I found this article from 2008 which confirms that Chelsea Clinton was acting in the role but doesn’t define her official status. (This is a conservative website and it’s basically complaining about what it thinks the Clintons are doing wrong this week.)

It’s not in the constitution but the DoD (mostly) bars any current member of the military from political activity including running and holding office.

I don’t buy it either. It would imply that there’s an official need for a first lady (or first gentleman). It’s not like an unmarried president would *have *to name a first lady (or gentleman) under the law.

I think that upon taking office in the Senate, Hillary would just have to give up her office in the East Wing, along with her First Lady’s budget. There would be no pressing need to fill that office with someone.

I’m surprised nobody has mentioned the obvious: Dwight Eisenhower. (According to wikipedia) He was americas top general. and leader of all allied forces in WWII (two separate positions), and a few other top military positions before becoming president, including supreme commander of NATO only a year before running for president.

I also recall Colin Powell was being considered as a nominee years ago.

The obvious what? He doesn’t fit the OP’s question since he was not active military when he ran for president. And any run Powell would have made would have been post-retirement, too.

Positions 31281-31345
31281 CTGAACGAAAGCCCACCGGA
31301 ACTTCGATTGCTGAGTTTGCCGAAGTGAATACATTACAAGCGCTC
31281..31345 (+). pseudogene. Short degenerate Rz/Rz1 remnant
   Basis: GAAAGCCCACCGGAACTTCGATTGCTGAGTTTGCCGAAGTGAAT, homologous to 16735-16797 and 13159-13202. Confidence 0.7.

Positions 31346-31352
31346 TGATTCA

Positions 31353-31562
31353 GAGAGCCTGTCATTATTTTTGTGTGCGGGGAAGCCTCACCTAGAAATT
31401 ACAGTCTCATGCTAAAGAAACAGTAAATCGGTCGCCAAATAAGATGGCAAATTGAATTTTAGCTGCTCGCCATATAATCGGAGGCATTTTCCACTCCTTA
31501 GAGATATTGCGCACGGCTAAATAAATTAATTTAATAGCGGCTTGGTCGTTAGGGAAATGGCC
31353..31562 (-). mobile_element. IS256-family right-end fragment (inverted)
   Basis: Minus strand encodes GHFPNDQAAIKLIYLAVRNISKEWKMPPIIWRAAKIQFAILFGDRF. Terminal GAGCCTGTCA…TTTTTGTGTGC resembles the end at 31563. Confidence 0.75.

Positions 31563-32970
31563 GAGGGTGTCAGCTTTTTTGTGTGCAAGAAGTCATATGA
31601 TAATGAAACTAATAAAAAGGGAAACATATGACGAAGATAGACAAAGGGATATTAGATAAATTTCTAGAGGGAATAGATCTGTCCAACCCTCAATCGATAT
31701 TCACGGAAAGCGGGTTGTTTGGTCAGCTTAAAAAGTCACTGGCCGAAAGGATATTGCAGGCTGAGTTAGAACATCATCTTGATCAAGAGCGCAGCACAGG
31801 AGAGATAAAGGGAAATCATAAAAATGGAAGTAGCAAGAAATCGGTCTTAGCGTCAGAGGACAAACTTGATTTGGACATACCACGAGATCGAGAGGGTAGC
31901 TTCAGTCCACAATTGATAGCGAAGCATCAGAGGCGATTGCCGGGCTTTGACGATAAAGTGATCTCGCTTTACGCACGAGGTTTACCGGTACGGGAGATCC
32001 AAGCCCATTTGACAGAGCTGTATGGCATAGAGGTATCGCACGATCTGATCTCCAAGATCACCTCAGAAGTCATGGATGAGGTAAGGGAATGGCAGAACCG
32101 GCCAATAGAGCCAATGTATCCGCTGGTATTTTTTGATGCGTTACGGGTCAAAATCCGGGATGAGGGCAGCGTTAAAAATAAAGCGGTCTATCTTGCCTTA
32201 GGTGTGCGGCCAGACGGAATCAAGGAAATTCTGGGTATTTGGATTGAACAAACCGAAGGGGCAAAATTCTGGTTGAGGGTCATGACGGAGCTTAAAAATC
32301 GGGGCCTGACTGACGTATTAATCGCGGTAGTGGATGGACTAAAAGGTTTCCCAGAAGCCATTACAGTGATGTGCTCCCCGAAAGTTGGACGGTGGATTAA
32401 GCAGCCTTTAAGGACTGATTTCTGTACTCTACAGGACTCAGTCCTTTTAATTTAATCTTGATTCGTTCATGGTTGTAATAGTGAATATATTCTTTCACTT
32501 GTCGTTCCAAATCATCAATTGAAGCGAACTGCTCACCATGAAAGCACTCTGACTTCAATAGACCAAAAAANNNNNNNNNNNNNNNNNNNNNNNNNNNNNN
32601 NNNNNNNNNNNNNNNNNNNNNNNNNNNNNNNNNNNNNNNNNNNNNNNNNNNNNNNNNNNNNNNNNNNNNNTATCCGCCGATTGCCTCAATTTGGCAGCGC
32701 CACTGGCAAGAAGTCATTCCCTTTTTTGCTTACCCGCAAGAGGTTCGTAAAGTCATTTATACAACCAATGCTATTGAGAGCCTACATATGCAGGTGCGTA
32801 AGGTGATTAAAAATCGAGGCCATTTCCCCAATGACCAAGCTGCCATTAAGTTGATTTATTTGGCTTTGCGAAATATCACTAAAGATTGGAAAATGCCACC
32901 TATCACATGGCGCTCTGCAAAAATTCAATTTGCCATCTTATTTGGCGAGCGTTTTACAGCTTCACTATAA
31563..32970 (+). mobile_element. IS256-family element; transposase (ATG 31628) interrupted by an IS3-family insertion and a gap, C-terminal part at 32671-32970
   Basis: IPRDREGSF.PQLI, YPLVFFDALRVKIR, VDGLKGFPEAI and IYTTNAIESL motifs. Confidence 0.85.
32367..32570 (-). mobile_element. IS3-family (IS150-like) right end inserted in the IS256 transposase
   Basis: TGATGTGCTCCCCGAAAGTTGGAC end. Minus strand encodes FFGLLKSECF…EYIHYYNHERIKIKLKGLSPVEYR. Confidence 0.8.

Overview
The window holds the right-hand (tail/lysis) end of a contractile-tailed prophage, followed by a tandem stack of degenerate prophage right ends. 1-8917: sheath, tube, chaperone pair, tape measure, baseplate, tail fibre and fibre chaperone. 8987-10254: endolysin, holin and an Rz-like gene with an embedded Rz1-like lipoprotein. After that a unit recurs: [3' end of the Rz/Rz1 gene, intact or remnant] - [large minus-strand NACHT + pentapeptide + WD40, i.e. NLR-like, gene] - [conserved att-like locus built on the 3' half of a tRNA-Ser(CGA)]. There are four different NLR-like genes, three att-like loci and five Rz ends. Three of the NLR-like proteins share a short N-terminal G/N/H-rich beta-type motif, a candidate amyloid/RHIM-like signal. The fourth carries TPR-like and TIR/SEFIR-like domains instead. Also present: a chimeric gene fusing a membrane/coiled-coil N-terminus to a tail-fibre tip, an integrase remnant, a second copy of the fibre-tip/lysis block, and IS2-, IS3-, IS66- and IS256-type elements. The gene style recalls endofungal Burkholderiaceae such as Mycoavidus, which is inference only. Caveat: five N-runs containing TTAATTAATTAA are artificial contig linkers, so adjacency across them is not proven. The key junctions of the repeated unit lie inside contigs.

I’m assuming the question is about active military running for the presidency, right? Otherwise U.S. Grant would also qualify (in terms of top generals), plus a slew of other former military (which is a majority of presidents.)

It seems that, regarding Hilary Clinton, is not that she was holding an actual office, but was exercising executive powers which are derived by appointment from the POTUS, albeit mostly White House hosting duties. Surely the POTUS could do the job of directing the hosting protocols at the White House or appoint anyone else from a staffer to a citizen volunteer to do such hosting duties (or one’s daughter, as in the Clintons’ case).

To avoid conflict, she officially resigned from such duties before some foxy person or their friends made a federal case (literally) out of it.

OP Short version: no, there’s no explicit constitutional prohibition in as many words but there are limitations deriving from regulation and statute as well as from political good sense and taste that keep an active duty member of the military from running for or holding elected political office.

And since the Constitution provides for legislation to regulate the military, it’s constitutional to legislate or regulate to say that you can’t be active-duty and run for and hold said office.

As to the First Lady, the role of Social Protocol Hostess of the White House was in the past assumed by other ladies in the President’s family or Cabinet wives when a President’s spouse was not available due to bachelorhood or widowhood. That may have been the function that Chelsea assumed for a couple of weeks.